As for influenza B strains, 23 B/Victoria infections occurred in the QIV group and 43 in the control group. Only two B/Yamagata cases were detected, both in the control group. This low number precluded a meaningful estimate of vaccine efficacy against that strain, but the immune response to the Yamagata strain was as high as the response to the other strains, the authors said.
“The true value of the QIV will be seen in years when the two B lineages are cocirculating or if there is a shift from one lineage to another between the time the vaccine is developed and the beginning of the influenza season,” they commented.
As for safety, the report says there were no notable differences between the QIV group and the control group, except that pain at the injection site was more common in the QIV group (47.7% versus 34.8%).
The authors note that there is limited evidence from randomized trials to support the use of inactivated flu vaccines in healthy children. They say their results are in line with those of three other randomized trials of trivalent inactivated vaccines: 43% efficacy in children 6 months to 6 years old, 51% in children 18 months to 6 years, and 56% in children 3 to 9 years (H1N1 only).
“This randomized study provides additional evidence of the efficacy of QIV against influenza” as confirmed by PCR, the researchers say. They stress the vaccine’s efficacy against moderate and severe cases, saying the greatest value of vaccination is in preventing such cases.
Study draws praise, with qualifiers
Lisa A. Jackson, MD, MPH, senior investigator with the Group Health Research Institute in Seattle, called the study “a welcome addition to the scant literature on efficacy of inactivated influenza vaccine in children. A well designed and well done study. They achieved a remarkably high rate of testing of children with ILI supporting the validity of the findings.”
But she also mentioned a few caveats. One is that the majority of severe (hospitalized) flu cases in children are in those under age 3, who were not included in this study. “So we cannot say that QIV is 60% effective in ‘children.’ We know every little about vaccine efficacy in the under 3-year-old age group,” she said in e-mailed comments.
“Also notable is that nearly all of the children who should have received 2 doses of vaccine did receive 2 doses,” Jackson said. “This is in sharp contrast to the real world, where less than half do. So, again, this trial may not reflect real world vaccine effectiveness.”
Further, she said the moderate-to-severe illness category “primarily reflected higher body temperatures, not truly severe things like pneumonia or hospitalization. The estimate of efficacy against this endpoint was not significantly different than the estimate against all influenza, a point not emphasized by the authors.”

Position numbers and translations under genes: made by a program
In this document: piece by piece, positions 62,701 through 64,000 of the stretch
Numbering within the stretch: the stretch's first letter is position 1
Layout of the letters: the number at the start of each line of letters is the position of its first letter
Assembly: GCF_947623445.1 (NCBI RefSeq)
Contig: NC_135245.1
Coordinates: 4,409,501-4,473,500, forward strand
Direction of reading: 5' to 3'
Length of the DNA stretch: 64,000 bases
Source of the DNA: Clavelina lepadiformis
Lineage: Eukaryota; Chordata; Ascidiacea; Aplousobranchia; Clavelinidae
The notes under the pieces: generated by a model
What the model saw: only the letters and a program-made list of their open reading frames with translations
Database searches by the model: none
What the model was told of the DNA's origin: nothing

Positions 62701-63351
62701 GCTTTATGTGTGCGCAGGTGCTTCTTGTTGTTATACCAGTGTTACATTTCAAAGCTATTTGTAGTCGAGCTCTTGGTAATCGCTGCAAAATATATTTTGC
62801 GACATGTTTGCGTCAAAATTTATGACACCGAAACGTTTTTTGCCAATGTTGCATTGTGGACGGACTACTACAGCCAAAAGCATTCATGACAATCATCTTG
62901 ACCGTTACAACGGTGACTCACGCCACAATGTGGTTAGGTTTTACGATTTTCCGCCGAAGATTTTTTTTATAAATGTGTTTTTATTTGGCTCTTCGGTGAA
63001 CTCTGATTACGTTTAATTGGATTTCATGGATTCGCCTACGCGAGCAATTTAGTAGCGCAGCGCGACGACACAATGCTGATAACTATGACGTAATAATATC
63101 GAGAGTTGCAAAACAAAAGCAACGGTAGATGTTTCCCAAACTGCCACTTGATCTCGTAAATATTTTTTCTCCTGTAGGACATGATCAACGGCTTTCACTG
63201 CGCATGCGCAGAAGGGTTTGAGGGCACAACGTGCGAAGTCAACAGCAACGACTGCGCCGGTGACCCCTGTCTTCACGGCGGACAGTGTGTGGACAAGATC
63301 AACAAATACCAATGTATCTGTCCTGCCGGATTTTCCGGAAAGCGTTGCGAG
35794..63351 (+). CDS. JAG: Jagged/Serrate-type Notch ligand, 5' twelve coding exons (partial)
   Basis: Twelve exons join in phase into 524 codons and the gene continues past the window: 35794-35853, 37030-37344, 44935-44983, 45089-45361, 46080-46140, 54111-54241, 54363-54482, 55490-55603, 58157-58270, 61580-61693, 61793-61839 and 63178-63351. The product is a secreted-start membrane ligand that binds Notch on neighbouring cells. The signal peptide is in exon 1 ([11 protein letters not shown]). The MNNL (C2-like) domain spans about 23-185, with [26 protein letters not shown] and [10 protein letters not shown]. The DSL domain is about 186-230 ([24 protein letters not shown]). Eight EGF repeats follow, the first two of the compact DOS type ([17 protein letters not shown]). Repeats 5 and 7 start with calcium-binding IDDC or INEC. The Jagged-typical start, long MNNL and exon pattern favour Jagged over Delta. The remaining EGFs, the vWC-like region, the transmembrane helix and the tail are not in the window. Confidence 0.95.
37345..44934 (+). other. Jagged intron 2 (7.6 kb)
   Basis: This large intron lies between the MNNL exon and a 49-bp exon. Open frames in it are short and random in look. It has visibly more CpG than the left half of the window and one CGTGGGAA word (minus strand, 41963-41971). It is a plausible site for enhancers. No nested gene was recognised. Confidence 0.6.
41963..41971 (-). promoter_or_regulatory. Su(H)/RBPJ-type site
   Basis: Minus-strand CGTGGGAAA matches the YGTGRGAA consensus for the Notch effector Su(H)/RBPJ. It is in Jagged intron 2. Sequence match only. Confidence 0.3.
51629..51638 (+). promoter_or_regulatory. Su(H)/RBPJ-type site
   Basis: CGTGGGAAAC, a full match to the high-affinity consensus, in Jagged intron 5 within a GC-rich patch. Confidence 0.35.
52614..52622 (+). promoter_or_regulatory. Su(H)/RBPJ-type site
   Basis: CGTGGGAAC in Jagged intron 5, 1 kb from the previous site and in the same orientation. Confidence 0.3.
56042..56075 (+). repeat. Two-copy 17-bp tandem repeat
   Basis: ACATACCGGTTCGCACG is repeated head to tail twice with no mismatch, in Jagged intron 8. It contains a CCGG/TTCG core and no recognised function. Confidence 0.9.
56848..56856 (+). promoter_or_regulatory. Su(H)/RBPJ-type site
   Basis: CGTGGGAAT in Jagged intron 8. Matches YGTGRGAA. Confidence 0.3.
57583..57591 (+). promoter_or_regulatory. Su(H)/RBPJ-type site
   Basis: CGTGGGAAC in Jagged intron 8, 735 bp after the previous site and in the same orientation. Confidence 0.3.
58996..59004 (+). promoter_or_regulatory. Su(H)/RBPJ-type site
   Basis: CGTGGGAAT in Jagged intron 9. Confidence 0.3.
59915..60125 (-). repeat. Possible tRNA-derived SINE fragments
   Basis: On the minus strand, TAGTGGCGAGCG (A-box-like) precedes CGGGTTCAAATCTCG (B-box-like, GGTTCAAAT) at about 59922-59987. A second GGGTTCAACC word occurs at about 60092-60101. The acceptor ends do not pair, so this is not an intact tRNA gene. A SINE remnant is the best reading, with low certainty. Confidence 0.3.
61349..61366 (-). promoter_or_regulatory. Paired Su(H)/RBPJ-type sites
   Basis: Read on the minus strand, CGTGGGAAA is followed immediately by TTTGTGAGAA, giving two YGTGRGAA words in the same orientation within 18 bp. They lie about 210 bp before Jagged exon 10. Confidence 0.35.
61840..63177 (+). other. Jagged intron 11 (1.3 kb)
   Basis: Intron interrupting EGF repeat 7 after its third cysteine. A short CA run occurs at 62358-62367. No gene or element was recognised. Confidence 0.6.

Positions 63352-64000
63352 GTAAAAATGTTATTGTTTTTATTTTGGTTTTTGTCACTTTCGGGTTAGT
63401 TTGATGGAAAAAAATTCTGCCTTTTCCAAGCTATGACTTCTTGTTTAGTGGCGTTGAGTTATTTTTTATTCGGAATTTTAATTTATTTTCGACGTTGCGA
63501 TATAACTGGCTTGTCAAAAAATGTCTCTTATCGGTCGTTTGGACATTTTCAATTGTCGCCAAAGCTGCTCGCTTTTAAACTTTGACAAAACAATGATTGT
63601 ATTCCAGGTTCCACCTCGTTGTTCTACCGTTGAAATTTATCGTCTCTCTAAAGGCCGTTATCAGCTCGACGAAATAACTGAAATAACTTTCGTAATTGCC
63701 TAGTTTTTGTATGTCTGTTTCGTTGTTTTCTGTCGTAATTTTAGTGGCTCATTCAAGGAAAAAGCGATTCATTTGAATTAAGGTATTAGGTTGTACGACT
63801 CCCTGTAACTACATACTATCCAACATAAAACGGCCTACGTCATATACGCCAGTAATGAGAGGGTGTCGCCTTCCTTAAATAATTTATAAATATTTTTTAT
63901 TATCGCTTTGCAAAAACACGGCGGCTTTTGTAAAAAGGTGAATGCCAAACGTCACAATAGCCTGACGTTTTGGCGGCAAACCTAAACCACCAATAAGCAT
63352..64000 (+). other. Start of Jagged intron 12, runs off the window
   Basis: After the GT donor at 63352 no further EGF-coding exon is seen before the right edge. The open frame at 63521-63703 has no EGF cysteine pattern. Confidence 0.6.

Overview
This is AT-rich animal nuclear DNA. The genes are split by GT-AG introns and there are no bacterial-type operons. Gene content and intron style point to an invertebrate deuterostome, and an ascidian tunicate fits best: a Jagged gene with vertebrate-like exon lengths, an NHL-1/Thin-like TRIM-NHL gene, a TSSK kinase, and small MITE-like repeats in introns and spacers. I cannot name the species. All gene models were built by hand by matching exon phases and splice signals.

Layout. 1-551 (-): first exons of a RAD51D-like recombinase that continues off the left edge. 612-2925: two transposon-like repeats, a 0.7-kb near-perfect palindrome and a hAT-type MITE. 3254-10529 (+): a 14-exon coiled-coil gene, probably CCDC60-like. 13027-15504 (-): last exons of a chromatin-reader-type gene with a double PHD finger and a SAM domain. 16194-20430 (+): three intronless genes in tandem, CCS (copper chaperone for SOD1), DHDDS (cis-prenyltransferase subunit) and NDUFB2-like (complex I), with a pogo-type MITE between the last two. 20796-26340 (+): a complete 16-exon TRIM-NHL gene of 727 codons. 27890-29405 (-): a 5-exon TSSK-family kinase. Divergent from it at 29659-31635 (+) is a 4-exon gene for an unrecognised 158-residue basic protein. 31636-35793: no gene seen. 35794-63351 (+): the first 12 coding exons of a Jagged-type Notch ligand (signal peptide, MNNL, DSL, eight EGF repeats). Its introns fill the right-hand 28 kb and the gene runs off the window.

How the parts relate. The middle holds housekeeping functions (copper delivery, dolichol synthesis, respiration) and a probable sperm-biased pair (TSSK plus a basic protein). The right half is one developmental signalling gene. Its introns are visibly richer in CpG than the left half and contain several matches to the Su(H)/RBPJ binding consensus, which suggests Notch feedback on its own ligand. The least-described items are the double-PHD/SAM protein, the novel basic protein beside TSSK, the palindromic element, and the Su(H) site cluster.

The study also drew praise from Michael T. Osterholm, PhD, MPH, director of the University of Minnesota’s Center for Infectious Disease Research and Policy, which publishes CIDRAP News. He was the senior author of a major report on flu vaccines, released last year, and of a meta-analysis of flu vaccine studies published in the Lancet Infectious Diseases in 2011.
“It’s a very well-done study, and it’s very much welcome,” he said, adding that only two previous studies met strict criteria for assessing the efficacy of inactivated flu vaccines in children.
Osterholm said the finding of 59% vaccine efficacy in the whole trial cohort points up, again, the need for better flu vaccines. “The fact that we’re seeing only 59% reminds us that 41% were not protected,” he said.
In addition, he questioned the assumption that quadrivalent vaccines are likely to improve protection against influenza B. He noted that studies by the Centers for Disease Control and Prevention (CDC) during the 2012-13 flu season showed no significant difference in protection against B/Victoria and B/Yamagata strains, even though the vaccine included only B/Victoria. Effectiveness against Yamagata was estimated at 64%, versus 56% against Victoria.
Neither the study authors nor the author of an accompanying editorial mentioned those CDC findings, Osterholm said.
He added that it is unclear whether the accepted model of how virus subtype affects vaccine effectiveness applies to influenza B the same way as it does to A. With type A, the hemagglutinin type (H1, H2, or H3) is very important for vaccine effectiveness, but it’s not certain that the same is true for B lineages, he said.
“All the predictions about B [and vaccine effectiveness] were theoretical and based on serology, with no real data,” he said.